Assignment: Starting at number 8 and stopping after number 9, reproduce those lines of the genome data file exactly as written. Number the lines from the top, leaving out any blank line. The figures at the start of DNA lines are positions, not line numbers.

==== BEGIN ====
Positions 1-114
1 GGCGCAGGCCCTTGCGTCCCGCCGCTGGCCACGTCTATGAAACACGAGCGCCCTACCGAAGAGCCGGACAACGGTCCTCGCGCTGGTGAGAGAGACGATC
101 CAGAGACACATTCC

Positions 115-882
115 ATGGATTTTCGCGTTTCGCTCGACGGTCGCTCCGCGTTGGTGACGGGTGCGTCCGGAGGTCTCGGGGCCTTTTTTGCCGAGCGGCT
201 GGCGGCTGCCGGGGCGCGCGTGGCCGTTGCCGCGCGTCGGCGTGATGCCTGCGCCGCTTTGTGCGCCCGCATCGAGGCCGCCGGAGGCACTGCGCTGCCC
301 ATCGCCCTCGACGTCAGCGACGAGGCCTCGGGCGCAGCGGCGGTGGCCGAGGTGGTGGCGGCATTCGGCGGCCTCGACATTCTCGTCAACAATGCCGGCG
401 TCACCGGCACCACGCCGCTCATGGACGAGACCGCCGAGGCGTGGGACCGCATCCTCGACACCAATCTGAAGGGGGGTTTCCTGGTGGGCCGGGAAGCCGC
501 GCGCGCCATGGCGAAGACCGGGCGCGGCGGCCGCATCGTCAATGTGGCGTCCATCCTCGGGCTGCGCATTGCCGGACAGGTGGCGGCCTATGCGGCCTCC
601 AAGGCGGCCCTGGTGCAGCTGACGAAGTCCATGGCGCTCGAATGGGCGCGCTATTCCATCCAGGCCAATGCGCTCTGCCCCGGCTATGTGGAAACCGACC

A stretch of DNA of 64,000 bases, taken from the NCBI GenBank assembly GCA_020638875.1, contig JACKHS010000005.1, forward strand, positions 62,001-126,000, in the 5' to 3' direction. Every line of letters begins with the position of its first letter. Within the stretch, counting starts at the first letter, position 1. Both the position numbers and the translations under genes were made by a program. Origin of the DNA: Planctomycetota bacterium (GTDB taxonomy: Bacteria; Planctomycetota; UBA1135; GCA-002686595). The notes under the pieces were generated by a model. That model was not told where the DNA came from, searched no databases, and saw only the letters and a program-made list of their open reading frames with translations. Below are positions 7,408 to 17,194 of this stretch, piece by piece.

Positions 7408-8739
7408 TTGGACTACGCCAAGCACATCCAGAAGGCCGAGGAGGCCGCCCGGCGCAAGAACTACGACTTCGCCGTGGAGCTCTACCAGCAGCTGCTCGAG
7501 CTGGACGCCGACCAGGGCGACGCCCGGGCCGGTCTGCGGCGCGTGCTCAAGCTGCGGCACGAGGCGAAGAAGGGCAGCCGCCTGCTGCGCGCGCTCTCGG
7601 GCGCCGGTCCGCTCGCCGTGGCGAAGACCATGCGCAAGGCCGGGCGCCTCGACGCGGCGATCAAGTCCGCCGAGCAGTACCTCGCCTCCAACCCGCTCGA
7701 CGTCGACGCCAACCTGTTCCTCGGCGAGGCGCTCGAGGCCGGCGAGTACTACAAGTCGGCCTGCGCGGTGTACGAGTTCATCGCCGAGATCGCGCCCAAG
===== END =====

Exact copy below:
401 TCACCGGCACCACGCCGCTCATGGACGAGACCGCCGAGGCGTGGGACCGCATCCTCGACACCAATCTGAAGGGGGGTTTCCTGGTGGGCCGGGAAGCCGC
501 GCGCGCCATGGCGAAGACCGGGCGCGGCGGCCGCATCGTCAATGTGGCGTCCATCCTCGGGCTGCGCATTGCCGGACAGGTGGCGGCCTATGCGGCCTCC